Maseru Royal Palace

Maseru, Lesotho

 

Square One presented a winning design bid for the reinvention of Maseru’s Royal Palace grounds, an important cultural status symbol for the people of Lesotho. Our design proposal centres around symbolism expressed in historic textile design.

The Basotho blanket holds great symbolic significance in the cultural history of Lesotho and are also held up as visual tapestries that reference the international influences in the development of Lesotho as a nation. The intent for the landscape is to function as a unifying element across the site, an outer skin that wraps the site and holds all the components together – much like a Basotho blanket or leopard-skin Karros.  Our design concept, the ‘blanket parti’ is conceptualised as having three distinct layers that when overlaid; create a rich and valuable landscape: the Ceremonial Ribbon, the Cultural Thread and the Natural Seam.

The Ceremonial Ribbon weaves through the site, giving definition to the formal and ceremonial components of the campus.  The ribbon is a decorative element that gives the appropriate status and grandeur to the Royal estate. Formal avenues, manicured lawns, hedge rows and the incorporation of the historic sandstone will characterize this ribbon, providing a hierarchical legibility.

The Cultural Thread speaks to the relationship that the people of Lesotho have with their land. The thread is a unifying element that weaves the cultural practices of the Basotho into the mountains and valleys of Lesotho. While the threads may come together to create either geometric or free-form patterns throughout the landscape, they are characterized by a regularity and order. This order significantly represents the cultural practices of the various communities of Lesotho and how they respond to the rhythms of the sun and the seasons. It is evident in the sowing and ploughing of the fields, in the rows of the orchards and in the rigor of handling medicinal plants.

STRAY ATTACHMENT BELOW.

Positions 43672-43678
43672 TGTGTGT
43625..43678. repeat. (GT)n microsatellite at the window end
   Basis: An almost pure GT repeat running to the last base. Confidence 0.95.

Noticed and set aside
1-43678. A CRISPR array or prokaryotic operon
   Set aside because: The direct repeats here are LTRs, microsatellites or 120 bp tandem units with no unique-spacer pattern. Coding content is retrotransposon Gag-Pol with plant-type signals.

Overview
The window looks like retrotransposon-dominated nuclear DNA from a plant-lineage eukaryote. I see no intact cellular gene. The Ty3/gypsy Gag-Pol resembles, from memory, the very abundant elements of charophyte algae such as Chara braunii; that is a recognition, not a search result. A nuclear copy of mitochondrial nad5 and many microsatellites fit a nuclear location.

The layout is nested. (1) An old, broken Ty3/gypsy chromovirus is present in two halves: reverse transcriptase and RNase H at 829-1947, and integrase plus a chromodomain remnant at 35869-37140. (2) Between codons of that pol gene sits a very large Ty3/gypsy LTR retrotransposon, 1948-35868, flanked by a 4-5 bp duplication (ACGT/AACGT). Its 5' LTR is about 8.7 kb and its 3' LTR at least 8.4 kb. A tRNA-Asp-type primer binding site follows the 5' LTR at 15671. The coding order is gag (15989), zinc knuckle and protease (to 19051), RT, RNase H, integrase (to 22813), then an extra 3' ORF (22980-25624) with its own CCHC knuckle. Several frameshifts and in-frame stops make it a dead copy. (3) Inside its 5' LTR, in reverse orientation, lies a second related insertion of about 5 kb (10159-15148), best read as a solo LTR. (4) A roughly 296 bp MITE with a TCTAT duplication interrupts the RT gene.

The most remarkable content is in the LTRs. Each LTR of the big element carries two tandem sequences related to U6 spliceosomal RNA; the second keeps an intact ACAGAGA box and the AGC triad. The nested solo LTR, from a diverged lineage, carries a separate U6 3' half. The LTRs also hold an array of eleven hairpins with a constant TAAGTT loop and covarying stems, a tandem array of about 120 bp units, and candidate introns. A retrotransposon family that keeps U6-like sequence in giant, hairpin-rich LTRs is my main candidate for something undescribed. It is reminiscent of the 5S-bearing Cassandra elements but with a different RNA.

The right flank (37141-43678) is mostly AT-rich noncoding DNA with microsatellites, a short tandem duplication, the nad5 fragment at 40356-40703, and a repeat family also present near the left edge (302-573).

The Natural Seam symbolizes the connectivity of nature and ecology. It is evident in the continuity of water courses – rivers, streams and ponds – as well as the need to connect ecological corridors. These areas support all life on the land and should stitch together the various other components in the landscape. These natural corridors encourage interaction with the landscape, providing routes for exploration and vital places for rest and contemplation. Meadow grass areas will provide spatial definition to the more active spaces as indicated in the Landscape Framework, while ecological drainage swales will capture and direct water from the slopes and into the detention ponds. The intention is for the Royal Estate to act as a showpiece for locals and visitors – presenting an example of cultural and sustainable landscape intervention.

As with the distinctive pin-stripes of the Basotho blankets, the Grid of Follies gives structure to the landscape layers. The follies – like the stripes – are read as vertical elements that speak of future growth and production – both here in the landscape and for Lesotho as a whole. It is at these junctures that the life of the garden is played out. As per the Landscape Framework, these elements will bring order to the relationship between the new Palace and the complex topography of the site.